A vintage Norwegian cod dinner

“Prince Fish” is not new or inventive, but its nostalgic taste hits the spot every time

Cod dinner

Photo: Daytona Strong
Creamy mustard sauce and the satisfying crunch of asparagus liven up a classic cod.

Daytona Strong
Taste of Norway Editor

The book smells of old cabin wood, dusty, stale, with a hint of cedar. Printed back in the 1960s, it’s more than a half century old, in pristine condition apart from the torn corners of the jacket. Flipping through the unmarked, thick creamy pages and the still-crisp yet rustic deckle edge, I can’t help but wonder if it had been forgotten on a bookshelf decades ago.

I love old cookbooks and have collected many Scandinavian and Nordic ones throughout the years. They offer clues to another time, often in subtle ways, and I can’t help but wonder how these might provide clues into what life must have been like for past generations of my family. I found my copy of The Complete Scandinavian Cookbook by Alice B. Johnson at Powell’s Books in Portland a while back. Nestled among Scandinavian and Nordic cookbooks both old and new in the high, crowded shelves, it made its way to mine, where I had all but forgotten it again until a couple of years ago when I set out to create a spring meal. With recipes grouped by country, it made it easy for me to go straight to the section on Norway and draft a menu for a vintage Norwegian dinner featuring one of the country’s most beloved fish: cod.

Gently poached and then dressed in a creamy white sauce accented with a hint of mustard, the cod is simple yet flavorful. Vibrant asparagus gives the otherwise pale dish a splash of color. I served it alongside a dish of wilted cabbage with pieces of crunchy bacon and flecks of fresh dill.

I’ve preserved the essence of the recipe but have tweaked it a bit to reflect my tastes—primarily with the addition of a little mustard in the white sauce, a touch that livens it up and makes it something I can’t get enough of. There’s something deliciously old school about this recipe. It’s neither new nor inventive, rather traditional and just the thing to trigger nostalgia in each and every bite.

To complete the meal, consider serving it with boiled potatoes and the flavor-packed wilted cabbage with fresh dill and bacon (kål med dill og flesk) in our archives: www.norwegianamerican.com/food/typisk-norsk-fare-cozy-kal-and-bacon.


Photo: Daytona Strong
Using the freshest asparagus you can find will hint at the coming of spring.

“Prince Fish” with Asparagus and White Sauce (Prinsefisk)


approx. 1½ pounds of cod fillets, skin & bones removed

salt & pepper


1 bunch fresh asparagus

1 tbsp. extra virgin olive oil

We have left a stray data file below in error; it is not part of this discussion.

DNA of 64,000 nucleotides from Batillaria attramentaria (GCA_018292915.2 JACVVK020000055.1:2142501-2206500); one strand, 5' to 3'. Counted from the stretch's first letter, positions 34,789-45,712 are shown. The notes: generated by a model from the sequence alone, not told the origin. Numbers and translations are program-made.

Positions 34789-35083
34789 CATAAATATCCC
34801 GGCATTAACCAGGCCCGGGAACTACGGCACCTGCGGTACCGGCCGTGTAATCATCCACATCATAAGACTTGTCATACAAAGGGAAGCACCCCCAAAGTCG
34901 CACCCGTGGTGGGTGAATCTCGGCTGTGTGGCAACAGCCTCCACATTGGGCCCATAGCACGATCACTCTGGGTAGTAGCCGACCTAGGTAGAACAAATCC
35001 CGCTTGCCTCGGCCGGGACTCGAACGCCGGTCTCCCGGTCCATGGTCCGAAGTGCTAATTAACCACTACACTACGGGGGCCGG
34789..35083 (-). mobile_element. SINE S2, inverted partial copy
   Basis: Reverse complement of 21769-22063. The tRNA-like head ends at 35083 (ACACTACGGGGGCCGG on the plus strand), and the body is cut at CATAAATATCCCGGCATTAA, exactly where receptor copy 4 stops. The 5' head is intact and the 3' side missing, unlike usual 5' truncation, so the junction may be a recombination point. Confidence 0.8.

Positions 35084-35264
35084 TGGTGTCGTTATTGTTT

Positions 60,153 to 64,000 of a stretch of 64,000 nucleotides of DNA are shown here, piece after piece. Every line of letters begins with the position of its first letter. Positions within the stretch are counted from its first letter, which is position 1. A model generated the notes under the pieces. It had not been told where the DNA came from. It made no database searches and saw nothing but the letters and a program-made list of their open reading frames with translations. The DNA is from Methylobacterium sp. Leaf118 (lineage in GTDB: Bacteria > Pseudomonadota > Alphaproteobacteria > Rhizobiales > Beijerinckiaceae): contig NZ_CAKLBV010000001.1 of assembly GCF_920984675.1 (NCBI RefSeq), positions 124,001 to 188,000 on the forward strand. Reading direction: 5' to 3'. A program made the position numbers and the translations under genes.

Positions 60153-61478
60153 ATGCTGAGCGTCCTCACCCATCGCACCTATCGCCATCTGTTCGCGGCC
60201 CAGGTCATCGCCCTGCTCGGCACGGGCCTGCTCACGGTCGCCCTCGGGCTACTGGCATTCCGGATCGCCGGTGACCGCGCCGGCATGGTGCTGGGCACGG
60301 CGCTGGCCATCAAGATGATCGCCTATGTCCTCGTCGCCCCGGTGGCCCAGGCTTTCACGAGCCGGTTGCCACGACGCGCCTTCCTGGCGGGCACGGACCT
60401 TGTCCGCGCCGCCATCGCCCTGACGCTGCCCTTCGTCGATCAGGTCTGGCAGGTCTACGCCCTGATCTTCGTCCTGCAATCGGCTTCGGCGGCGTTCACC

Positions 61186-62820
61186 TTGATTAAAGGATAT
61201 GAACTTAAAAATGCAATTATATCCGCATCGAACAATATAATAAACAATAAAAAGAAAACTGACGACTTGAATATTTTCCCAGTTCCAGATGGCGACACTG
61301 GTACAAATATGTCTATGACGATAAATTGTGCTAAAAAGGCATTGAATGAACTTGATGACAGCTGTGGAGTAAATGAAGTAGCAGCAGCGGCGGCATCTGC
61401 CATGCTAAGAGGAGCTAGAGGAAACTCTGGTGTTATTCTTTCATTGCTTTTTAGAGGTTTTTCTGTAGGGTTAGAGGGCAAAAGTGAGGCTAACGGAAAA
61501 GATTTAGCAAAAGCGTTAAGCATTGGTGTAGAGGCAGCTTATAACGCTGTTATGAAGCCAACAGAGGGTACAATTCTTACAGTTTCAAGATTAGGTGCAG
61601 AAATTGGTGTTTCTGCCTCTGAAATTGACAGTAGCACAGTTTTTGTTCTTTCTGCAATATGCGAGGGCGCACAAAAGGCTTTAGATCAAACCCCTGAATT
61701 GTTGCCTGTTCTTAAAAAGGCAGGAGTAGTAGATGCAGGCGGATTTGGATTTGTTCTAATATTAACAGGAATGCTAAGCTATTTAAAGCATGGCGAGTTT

¼ tsp. salt


2 tbsps. butter

2 tbsps. flour

1 cup milk

13 cup heavy cream

¼ cup whole grain mustard

18 tsp. salt

Preheat oven to 400°F. Pat cod dry and season with salt and pepper, then set aside.

Place asparagus spears in a baking dish and toss with olive oil and salt, then roast until tender, 10-15 minutes, depending on thickness. Cover and keep warm.

While the asparagus roasts, place the cod in a large pan in a single layer and pour water around to just cover. Gently poach until just cooked through. Reserve a cup or so of the water and drain, covering the cod to keep it warm.

To make the sauce, melt butter in a saucepan over medium-low heat. Stirring constantly, add flour until it seizes up, then gradually pour in the milk while continuing to stir until it thickens a bit. Pour in the heavy cream and add mustard and salt, continuing to stir until it starts to reach a boil. Taste and adjust the salt as needed. If you need to loosen it up a bit, add a little of the reserved water, starting with a tablespoon or two, until it reaches the desired consistency.

Arrange the asparagus on a platter. Place the cod on top, then generously pour over the sauce. Boiled potatoes would be a perfect accompaniment. Serves 4.

Adapted from Outside Oslo, a Scandinavian food blog by Daytona Strong: www.outside-oslo.com/norwegian-prince-fish-with-asparagus.

Daytona Strong is The Norwegian American’s Taste of Norway Editor. She writes about her family’s Norwegian heritage through the lens of food at her Scandinavian food blog, www.outside-oslo.com. Find her on Facebook  (www.facebook.com/OutsideOslo), Twitter (@daytonastrong), Pinterest (@daytonastrong), and Instagram (@daytonastrong).

This article originally appeared in the February 8, 2019, issue of The Norwegian American. To subscribe, visit SUBSCRIBE or call us at (206) 784-4617.

Avatar photo

Daytona Strong

Daytona Strong was formerly the editor of the Taste of Norway for The Norwegian American. She writes about her family’s Norwegian heritage through the lens of food at her Scandinavian food blog, www.outside-oslo.com. Find her on Facebook (www.facebook.com/DaytonaStrongAuthor), Twitter (@daytonastrong), Pinterest (@daytonastrong), and Instagram (@daytonastrong).